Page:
Friday Arts

Mary Wilson: Come See About Me




Art of Life — Produced by Karen Smyles

In the 60’s, The Supremes were the most commercially successful singing group at Motown Records, and to date, are the most successful vocal group in America, with twelve number one singles on the Billboard Hot 100. During the Civil Rights movement they became the “Cross-over group” that made it possible for future R&B musicians to find mainstream success. It all began with the dreams of three little girls who grew up in a project in Detroit, Michigan. Mary Wilson was one of the founding members along with Florence Ballard and Diana Ross.

The group changed a lot over the years, with several singers coming and going. However, Mary Wilson was there until the end when the group disbanded in 1977. As the last member, Wilson found herself the keeper of all of the fabulous costumes the group had worn over the years and when the Rock and Roll Hall of Fame offered to curate an exhibit of the pieces, Wilson thought it was a great idea.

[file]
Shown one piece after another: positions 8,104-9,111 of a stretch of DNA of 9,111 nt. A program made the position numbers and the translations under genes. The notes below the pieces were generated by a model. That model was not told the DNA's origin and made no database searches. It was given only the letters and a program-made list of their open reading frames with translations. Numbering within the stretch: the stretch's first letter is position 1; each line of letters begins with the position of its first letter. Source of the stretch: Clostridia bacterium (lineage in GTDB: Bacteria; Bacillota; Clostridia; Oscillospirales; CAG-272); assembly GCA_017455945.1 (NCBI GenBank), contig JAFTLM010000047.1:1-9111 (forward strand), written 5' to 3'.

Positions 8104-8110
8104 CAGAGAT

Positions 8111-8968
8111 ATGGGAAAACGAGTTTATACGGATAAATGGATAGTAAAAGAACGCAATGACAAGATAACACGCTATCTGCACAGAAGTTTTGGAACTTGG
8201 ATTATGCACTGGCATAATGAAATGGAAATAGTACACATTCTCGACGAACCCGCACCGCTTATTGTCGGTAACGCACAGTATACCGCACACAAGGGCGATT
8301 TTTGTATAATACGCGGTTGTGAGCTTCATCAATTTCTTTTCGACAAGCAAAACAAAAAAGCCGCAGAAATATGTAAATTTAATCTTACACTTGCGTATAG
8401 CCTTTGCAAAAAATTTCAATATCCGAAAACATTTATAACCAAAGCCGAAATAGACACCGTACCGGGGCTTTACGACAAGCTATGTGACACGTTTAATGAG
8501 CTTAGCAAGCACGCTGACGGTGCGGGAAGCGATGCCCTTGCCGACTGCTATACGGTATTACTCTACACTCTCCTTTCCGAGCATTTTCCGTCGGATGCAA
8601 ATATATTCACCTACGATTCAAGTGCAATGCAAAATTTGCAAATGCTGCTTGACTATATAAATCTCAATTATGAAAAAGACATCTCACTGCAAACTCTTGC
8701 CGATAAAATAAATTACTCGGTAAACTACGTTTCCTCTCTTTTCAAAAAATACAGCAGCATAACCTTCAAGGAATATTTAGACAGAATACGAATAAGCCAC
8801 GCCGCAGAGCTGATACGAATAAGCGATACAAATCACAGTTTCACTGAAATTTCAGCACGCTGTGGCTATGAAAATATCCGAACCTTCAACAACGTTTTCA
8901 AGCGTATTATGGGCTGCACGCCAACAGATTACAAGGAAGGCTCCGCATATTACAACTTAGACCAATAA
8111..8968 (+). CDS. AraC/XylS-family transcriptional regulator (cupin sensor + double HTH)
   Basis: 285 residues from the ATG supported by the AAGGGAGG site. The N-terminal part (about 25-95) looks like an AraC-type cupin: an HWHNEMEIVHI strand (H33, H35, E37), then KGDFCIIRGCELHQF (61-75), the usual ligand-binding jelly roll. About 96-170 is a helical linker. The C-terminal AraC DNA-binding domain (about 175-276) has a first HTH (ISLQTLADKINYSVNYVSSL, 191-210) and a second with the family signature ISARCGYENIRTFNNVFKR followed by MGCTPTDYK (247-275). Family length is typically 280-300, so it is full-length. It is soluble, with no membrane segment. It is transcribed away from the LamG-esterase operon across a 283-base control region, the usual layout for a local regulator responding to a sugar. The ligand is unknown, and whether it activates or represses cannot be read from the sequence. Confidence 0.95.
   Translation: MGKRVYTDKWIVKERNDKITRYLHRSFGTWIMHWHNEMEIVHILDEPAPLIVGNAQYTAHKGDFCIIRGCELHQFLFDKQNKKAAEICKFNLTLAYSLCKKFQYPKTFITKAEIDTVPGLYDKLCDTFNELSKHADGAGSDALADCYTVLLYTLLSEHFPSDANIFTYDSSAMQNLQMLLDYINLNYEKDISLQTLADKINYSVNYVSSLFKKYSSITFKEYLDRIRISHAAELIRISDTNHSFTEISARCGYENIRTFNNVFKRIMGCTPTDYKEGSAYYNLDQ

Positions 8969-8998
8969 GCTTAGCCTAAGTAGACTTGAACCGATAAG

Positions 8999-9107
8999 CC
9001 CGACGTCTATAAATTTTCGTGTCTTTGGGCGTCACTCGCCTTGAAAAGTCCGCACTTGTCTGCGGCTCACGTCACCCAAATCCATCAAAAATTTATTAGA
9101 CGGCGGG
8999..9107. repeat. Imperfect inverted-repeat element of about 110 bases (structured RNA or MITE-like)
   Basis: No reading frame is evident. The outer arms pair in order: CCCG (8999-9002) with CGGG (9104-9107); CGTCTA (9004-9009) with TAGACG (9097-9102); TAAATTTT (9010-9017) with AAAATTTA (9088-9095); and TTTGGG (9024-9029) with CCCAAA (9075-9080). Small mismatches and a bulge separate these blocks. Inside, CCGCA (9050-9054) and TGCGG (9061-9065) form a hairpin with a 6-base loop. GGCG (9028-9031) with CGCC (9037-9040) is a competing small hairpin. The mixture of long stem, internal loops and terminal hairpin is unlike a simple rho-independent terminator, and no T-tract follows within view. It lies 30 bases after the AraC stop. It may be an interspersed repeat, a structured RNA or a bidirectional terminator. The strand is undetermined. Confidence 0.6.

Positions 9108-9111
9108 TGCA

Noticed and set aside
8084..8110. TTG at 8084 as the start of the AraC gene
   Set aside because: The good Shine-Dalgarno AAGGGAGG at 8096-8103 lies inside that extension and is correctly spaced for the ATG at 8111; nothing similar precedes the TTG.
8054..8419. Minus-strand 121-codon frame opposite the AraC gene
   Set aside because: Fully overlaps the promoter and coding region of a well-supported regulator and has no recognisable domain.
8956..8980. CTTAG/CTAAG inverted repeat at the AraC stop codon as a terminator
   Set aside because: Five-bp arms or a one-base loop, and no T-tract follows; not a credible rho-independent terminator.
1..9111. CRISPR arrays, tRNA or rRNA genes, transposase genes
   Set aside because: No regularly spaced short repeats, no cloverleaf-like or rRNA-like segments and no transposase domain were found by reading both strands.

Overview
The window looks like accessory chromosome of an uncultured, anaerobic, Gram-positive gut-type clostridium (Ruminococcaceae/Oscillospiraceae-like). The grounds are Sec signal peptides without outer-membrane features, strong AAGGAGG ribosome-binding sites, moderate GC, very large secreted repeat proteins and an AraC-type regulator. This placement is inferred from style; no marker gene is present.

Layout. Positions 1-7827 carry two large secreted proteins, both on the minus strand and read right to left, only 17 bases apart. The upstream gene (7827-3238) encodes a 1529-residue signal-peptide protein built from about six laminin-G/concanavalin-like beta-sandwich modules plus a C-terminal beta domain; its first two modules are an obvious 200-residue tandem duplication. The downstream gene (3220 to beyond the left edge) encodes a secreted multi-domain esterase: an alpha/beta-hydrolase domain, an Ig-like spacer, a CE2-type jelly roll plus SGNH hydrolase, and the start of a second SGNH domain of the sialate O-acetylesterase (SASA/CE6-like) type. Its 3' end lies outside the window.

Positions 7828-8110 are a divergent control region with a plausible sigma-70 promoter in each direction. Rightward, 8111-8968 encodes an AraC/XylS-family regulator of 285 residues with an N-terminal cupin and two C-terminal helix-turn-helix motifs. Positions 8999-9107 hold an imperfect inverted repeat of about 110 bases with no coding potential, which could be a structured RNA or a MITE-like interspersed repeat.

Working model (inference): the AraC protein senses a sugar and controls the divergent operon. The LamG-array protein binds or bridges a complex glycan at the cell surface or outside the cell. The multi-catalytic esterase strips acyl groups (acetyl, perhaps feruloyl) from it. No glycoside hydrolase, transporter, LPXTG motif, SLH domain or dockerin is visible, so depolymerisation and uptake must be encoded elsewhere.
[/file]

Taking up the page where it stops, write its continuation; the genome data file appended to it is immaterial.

Now through the end of June, Come See About Me: The Mary Wilson Supremes Collection will be on display at the African American Museum in Philadelphia. Thirty stunning gowns, rare video footage and archival images, will take you back to an era when pop music was truly glamorous.

Friday Arts sat down for a one-on-one interview with Mary Wilson when she was in town to open the exhibit. Wilson shared stories of how the Supremes came together and what it was like being a member of this legendary female singing group. We also take you up-close for a look at the gowns created by some of the biggest names in the fashion industry.



Share a comment:


Please keep your community civil. All comments must follow WHYY's terms of service; WHYY reserves the right to remove any inappropriate comments. See also WHYY's privacy policy.


Comments are closed.